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Located in the historic and picturesque western portion of Rutland County, the Lakes Region features the
bucolic charm of centuries old northern New England with modern conveniences and amenities. You will find
everything you need in the Lakes Region whether you are a year round resident, on vacation, or just passing
through. The Chamber of Commerce serves the towns of Fair Haven, Castleton, Hydeville, Benson,
Hubbardton, Bomoseen, and the adjacent New York towns of Hampton, and Whitehall.
Welcome to the Vermont Lakes Region Chamber of Commerce...
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Featured Event
July 29th, 2017
Annual Classic Car Show

Please join us on the 29th of July for our annual Classic Car Show on the green in downtown Fair Haven. There will be music, food, prizes and great cars to enjoy and inspire. 

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Fair Haven Business District
If the horses and buggies were replaced with cars, the downtown looks much the same today. The historic district surrounding the green has many interesting houses and includes The Fair Haven Business District. Other early enterprises included slate quarries, the Fair Haven Clock Co., and Lion Brand Shirt manufacturing facility, which employed more than 500 people. Fair Haven also played host to a paper mill, hammer and anvil factory, grist mill, and a YMCA. It started out small with only 411 residents, but has grown to its current size of 2,925 residents as of the 2000 Census. Of the early enterprises, the slate industry remains a major employer, out of 21 slate companies in the late 1800s, manufacturing roofing tiles and other slate products, many remain in business today.

Among other notable buildings, Vermont slate from the Fair Haven area has been used in the construction of the White House, the Pentagon and the Lincoln Memorial. Tragic fires in 1899, 1909 and 1918 destroyed large parts of the main business district, including four hotels which once served early travelers. As then, life in Fair Haven continues to be centered around the central business area and the village green, which is surrounded by homes that are outstanding examples of period architecture. The Fair Haven green is registered in the National Registry of Historical Places, as are many of the surrounding homes and churches. Located on West Park Place are three homes built by descendants of Ira Allen, brother of Ethan Allen, and one of Fair Haven's original settlers.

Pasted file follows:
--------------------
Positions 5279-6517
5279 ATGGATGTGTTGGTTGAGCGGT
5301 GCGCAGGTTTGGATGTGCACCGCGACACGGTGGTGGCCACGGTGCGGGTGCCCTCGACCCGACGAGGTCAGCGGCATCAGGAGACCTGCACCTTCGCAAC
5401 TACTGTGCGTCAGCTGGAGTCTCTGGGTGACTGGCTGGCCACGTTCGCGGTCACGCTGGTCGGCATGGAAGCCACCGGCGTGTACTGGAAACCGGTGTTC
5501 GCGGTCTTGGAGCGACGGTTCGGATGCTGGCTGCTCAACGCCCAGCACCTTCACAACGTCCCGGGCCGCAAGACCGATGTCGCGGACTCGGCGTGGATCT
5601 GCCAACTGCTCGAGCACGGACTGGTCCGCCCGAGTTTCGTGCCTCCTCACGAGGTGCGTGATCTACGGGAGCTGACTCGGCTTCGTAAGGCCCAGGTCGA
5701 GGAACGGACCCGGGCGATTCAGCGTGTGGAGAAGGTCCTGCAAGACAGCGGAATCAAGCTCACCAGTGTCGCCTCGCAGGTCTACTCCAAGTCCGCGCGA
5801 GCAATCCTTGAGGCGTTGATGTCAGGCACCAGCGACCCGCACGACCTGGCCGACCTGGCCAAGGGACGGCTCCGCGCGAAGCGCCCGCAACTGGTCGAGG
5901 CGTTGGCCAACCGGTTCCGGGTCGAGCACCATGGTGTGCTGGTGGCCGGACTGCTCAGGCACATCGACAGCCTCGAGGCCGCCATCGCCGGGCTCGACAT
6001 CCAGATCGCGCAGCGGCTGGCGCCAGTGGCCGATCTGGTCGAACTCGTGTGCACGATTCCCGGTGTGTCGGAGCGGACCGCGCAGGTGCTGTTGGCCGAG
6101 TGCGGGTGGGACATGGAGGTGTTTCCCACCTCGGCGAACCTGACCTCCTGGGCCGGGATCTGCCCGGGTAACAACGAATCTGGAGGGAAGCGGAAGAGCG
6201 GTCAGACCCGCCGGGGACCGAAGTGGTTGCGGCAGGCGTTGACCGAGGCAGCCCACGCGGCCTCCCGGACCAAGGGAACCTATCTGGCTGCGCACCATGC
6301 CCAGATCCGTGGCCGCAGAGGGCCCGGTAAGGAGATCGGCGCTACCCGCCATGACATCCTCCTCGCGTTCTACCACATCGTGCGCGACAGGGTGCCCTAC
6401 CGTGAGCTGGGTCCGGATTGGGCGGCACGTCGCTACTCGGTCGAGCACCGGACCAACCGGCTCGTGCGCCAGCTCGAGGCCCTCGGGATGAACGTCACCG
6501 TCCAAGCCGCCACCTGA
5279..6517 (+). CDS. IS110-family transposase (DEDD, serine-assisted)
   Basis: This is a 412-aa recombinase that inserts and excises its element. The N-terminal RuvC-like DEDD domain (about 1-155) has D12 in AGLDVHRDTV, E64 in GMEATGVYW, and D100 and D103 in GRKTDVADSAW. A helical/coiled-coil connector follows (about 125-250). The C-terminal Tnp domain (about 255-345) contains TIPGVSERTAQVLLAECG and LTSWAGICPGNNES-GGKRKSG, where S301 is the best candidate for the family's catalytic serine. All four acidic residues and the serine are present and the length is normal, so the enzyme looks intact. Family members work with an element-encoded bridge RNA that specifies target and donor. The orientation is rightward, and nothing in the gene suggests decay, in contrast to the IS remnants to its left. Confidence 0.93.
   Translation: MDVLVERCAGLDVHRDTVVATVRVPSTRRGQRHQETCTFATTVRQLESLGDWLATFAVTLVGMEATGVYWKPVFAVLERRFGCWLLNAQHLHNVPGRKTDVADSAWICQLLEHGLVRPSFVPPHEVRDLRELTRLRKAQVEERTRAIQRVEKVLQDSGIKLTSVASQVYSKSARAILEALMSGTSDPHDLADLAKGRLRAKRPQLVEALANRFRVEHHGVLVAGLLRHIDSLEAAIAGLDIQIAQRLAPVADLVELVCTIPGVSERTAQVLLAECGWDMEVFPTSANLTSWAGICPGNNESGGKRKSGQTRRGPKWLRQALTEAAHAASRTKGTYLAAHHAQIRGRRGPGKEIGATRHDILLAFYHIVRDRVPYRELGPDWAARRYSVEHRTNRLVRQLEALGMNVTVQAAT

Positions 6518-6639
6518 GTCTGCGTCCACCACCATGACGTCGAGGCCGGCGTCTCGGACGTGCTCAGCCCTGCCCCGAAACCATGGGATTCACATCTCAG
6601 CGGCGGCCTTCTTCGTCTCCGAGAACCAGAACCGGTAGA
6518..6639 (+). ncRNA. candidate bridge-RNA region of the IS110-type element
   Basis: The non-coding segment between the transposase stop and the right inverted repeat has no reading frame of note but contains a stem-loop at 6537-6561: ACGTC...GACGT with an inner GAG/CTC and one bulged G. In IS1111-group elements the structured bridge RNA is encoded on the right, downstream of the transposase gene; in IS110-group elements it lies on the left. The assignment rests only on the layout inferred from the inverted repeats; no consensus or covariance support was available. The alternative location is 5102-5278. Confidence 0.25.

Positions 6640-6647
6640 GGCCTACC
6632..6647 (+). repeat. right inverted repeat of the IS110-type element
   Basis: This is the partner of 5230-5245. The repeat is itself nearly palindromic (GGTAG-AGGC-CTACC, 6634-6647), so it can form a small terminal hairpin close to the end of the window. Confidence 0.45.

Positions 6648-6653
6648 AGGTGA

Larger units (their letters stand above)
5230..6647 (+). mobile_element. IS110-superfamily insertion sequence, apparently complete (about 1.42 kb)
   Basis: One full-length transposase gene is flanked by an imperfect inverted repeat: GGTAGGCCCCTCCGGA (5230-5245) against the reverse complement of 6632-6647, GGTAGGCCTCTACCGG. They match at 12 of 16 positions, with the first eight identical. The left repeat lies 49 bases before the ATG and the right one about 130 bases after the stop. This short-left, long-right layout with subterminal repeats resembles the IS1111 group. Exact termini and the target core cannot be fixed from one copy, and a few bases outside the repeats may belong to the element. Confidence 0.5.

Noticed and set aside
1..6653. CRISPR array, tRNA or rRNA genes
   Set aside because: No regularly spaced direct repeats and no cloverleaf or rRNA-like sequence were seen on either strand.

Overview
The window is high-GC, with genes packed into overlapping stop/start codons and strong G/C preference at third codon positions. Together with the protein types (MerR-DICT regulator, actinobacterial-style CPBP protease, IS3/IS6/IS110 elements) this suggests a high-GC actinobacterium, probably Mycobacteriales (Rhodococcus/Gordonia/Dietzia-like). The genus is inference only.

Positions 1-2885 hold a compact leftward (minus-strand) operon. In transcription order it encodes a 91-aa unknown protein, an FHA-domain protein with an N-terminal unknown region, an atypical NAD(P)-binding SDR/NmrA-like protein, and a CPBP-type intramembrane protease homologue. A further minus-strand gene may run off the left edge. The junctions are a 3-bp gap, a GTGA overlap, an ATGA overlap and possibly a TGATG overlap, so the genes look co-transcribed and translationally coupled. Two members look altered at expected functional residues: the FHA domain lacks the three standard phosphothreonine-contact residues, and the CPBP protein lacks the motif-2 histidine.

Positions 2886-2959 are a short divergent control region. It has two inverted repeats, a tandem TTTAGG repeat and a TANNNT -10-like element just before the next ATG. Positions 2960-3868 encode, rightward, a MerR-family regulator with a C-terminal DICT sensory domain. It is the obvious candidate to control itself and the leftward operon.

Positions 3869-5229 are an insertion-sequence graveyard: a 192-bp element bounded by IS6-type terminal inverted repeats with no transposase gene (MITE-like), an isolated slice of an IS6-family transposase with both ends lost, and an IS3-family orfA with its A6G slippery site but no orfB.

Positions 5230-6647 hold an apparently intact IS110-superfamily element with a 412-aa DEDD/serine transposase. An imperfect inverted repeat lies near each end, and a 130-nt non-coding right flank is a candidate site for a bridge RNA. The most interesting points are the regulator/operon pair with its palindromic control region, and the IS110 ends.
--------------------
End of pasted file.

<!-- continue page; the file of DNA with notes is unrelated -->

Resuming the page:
Matthew Lyon Early Fair Haven Settler
Matthew Lyon was born and attended school near Dublin, in County Wicklow, Ireland, July 14, 1749. Matthew Lyon came to what would become the United States as an indentured servant in 1764 or 1765. He worked on a farm in Woodbury, Connecticut, where he continued his education and earned his freedom. In 1774, Matthew moved to Wallingford, Vermont (then known as the New Hampshire Grants) and organized a company of militia. He served with Ethan Allen, Benedict Arnold and the Green Mountain Boys on May 10th, 1775 when they stormed Fort Ticonderoga and helped take that important stronghold from the British in the first offensive battle of the Revolution. By July 1776, he was commissioned as a Second Lieutenant in the regiment known as the Green Mountain Boys. He moved to Arlington, Vermont, in 1777. After Independence, he became wealthy through his discovery that paper could be manufactured from basswood pulp.

Fair Haven was founded on October 27 of 1779. Matthew Lyon was the principal grantee of the town. He established the Fair Haven Gazette, a weekly newspaper, serving as publisher and editor, using the paper to express his political opinions in the early years of the Republic. He owned the town's first store and inn, built sawmills, an iron foundry, gristmills and papermills at the falls in Fair Haven and a forge not far away. Fair Haven's large village green was originally given to the town by Matthew Lyon. After the war he settled in Vermont and was elected to the state legislature, where he served for four successive years. He represented Fair Haven in the legislature for ten years, and in 1786 was assistant judge of Rutland county court. He managed to get himself jailed under the 1797 Sedition Laws which prohibited any American citizen from making defamatory statements about the President. He was soon freed, fined and in 1799 the Sedition Laws were declared unconstitutional by the Virginia and Kentucky legislatures. In 1800, Matthew Lyon moved to Kentucky with his second wife (daughter of Governor Thomas and Elizabeth Meigs Chittenden of Connecticut and Vermont) and younger children to Kentucky where he went on to found another town, a nail factory, a mill and shipyards on the Cumberland River. He and his second wife had a total of 8 children (Minerva, Chittenden, Aurelia, Matthew, Noah C., Beulah, Giles, and Eliza Ann).

     

 
Vermont Lakes Region
Chamber of Commerce
PO Box 206 Fair Haven, VT 05743
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